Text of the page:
Remember the in-store RYO machine? All the rage about six years ago, the concept—retail shops where customers could roll their own cigarettes using high-speed rolling machines—was going to revolutionize tobacco retail. Customers would save significantly on the cost of their cigarettes, while the store owners would benefit from the higher margins that RYO machine stores could command.
At 2011’s Tobacco Plus Expo, in-store RYO machine manufacturers were out in force, extolling the virtues of the idea itself, as well as the features (speed, quality, small footprint, financing plans) of specific models. Entrepreneurs raced to get into the game, with many investing tens of thousands of dollars to set up RYO stores.
John Temple was one of them. As an experienced retailer who already operated three liquor stores, he invested in two machines and charged one of his experienced employees, Arlene Harkraeer, to manage his new RYO venture.
Then came regulation. As Tobacco Business reported in 2012, a provision tacked onto the federal highway bill that year designated retailers operating RYO machines as manufacturers, subjecting them to regulation and taxation that effectively wiped out both the customer savings and the retailer profit potential of the new channel. Some shops fought the law (and the law won), and some tried to work around it by redefining themselves as private clubs (with mixed success), but most folded their tents, taking a loss on the cost of those pricey machines.
Not Tobacco Road, says Harkraeer, general manager of the Maryland-based store. “The store had been built around having the in-store RYO machines and teaching people how to roll their own, and then within a month of us opening, the law changed,” she says matter-of-factly. “Now those machines are beautiful shelves in our stores.”
That kind of hit could easily derail a fledgling business, but Harkraeer and Temple were not to be deterred. Tobacco Road’s employees are experts at spelling out the math of off-the-shelf versus RYO cigarettes. “Let’s say a machine is $100 and your initial purchase of a bag of tobacco and tubes is $15,” says Harkraeer. “Depending on the brand, a carton of cigarettes can cost upward of $70, so you’re going to recoup the cost of that machine in a few weeks. From then on, a carton will only cost you $15 to make.”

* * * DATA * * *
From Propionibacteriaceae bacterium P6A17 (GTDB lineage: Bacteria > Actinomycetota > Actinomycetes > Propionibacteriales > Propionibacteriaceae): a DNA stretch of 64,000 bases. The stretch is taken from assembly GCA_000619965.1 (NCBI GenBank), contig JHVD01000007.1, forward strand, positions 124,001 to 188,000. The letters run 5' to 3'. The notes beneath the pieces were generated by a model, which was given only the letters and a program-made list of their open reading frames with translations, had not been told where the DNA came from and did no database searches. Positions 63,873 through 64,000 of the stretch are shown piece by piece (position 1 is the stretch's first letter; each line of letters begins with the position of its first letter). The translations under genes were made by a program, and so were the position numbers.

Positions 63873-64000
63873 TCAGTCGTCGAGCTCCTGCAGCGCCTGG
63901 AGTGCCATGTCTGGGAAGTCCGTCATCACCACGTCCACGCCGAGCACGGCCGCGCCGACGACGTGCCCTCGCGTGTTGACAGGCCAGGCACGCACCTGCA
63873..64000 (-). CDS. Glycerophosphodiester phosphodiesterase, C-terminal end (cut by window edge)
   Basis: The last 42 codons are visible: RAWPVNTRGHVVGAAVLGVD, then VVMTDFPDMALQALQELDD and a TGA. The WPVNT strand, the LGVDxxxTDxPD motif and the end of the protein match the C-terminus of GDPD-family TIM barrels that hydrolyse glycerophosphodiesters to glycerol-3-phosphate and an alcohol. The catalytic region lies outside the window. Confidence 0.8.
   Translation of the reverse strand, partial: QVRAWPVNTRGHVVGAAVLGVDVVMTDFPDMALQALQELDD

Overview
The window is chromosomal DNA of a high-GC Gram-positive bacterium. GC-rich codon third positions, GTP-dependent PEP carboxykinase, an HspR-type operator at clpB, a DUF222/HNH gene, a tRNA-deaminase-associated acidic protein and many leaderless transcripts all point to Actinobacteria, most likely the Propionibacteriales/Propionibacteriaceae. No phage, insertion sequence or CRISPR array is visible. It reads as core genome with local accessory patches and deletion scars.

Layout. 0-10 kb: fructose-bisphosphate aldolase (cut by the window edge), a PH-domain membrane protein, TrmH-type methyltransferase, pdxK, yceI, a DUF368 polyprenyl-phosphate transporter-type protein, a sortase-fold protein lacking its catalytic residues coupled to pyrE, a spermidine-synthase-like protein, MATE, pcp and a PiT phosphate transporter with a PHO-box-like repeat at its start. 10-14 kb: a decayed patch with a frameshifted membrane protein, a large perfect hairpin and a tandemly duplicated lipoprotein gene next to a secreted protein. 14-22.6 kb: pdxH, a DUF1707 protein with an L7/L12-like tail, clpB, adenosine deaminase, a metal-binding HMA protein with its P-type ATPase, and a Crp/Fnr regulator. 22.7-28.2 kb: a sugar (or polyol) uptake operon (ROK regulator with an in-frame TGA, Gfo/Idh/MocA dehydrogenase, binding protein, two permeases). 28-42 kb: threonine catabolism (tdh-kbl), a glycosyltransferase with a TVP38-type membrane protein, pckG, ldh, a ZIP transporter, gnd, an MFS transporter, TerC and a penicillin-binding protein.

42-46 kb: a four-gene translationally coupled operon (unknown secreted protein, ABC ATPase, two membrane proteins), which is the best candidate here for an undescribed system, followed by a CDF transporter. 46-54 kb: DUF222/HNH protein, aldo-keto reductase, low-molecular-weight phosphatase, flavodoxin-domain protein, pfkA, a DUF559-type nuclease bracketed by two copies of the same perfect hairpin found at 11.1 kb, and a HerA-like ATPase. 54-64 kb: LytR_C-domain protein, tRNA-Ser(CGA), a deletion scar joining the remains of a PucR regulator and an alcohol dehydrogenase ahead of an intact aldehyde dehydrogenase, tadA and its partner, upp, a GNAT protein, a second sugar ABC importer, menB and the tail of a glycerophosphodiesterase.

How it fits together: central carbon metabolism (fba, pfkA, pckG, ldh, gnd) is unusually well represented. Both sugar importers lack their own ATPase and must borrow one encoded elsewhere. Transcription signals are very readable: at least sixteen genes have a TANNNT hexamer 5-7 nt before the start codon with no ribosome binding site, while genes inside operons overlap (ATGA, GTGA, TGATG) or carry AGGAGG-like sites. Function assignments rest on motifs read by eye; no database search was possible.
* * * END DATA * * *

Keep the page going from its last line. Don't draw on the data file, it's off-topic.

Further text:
A Service Solution
In addition to expert advice on the ins and outs of rolling your own cigarettes, Tobacco Road prides itself on top-notch customer service. Employees greet regulars by name and take the time to help new customers learn how to operate a cigarette machine or find the right cigar. “Customer service is a No. 1 priority for us,” says Harkraeer. “We are fortunate that we don’t have a big rollover rate with employees, and we have managed to attract people who want to learn more [about the category] themselves and who are open to educating other people.”
Since most customers are motivated primarily by price, Tobacco Road has found tailoring its assortment to its client base is a sensible approach. “We used to have a larger selection, but the longer product sits around the more it dries out,” explains Harkraeer. “So now we listen to the feedback our customers offer us about brands and adjust accordingly. If someone tells us about a brand they like, we’ll bring it in, or if they complain about a brand we’ve carried, we may stop selling it. It’s all about having what your customers want and answering the questions they have.”
Tobacco Road carries between 75 and 100 cigars ranging from $2 to $15 per stick, with a wider assortment during the busier summer months when cigar smoking ramps up due to better weather. Its cigar clientele ranges from regular cigar smokers to those who visit only on special occasions or in search of a gift. “When you have that kind of range, your employees need to know the basics about cigars,” relays Harkraeer, who says that the company does well with the Ashton, Cohibas and Acid brands. “We are not experts, but we’ve learned a lot from our sales reps and our customers.”
The store also attracts cigar smokers with regular specials, including discounts on purchases of 20 or more cigars and promotions. “Our customers are very price-motivated; they will shop around and look for the best price,” notes Harkraeer, who says that the shop broadcasts price promotions on all product categories in a monthly email it distributes to more than 3,000 subscribers who have signed up at any of the owner’s four retail establishments. “The emails tell customers about what’s going on in all [of] the stores—wine tastings at the liquor store, events at the bar, and promotions at the tobacco shop.”
While regulations imposed by the FDA have impacted the company’s business, Harkraeer is confident that Tobacco Road will be able to adapt and thrive going forward. “We will adjust, just as we have from the very beginning,” she says. “For example, we stopped selling product on the Internet because age verification when you’re shipping products got too complicated. Things happen and we switch it up, see what’s needed, and get through. You have to be open to change. That’s what tobacco retail is all about.”
– Story by Jennifer Gelfand
This story first appeared in the May/June 2017 issue of Tobacco Business magazine. Members of the tobacco industry are eligible for a complimentary subscription to our magazine. Click here for details.